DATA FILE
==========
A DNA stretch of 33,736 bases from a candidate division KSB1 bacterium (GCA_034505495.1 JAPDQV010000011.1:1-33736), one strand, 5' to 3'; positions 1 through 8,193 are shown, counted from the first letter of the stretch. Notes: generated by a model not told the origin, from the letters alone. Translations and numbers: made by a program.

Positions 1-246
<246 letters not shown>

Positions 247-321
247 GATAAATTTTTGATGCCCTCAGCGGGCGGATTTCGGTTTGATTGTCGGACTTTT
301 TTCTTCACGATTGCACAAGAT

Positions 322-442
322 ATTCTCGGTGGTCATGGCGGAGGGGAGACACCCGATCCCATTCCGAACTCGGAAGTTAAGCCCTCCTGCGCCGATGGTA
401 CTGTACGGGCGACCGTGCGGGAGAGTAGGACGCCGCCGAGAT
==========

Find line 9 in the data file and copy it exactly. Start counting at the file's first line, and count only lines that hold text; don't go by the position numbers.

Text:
401 CTGTACGGGCGACCGTGCGGGAGAGTAGGACGCCGCCGAGAT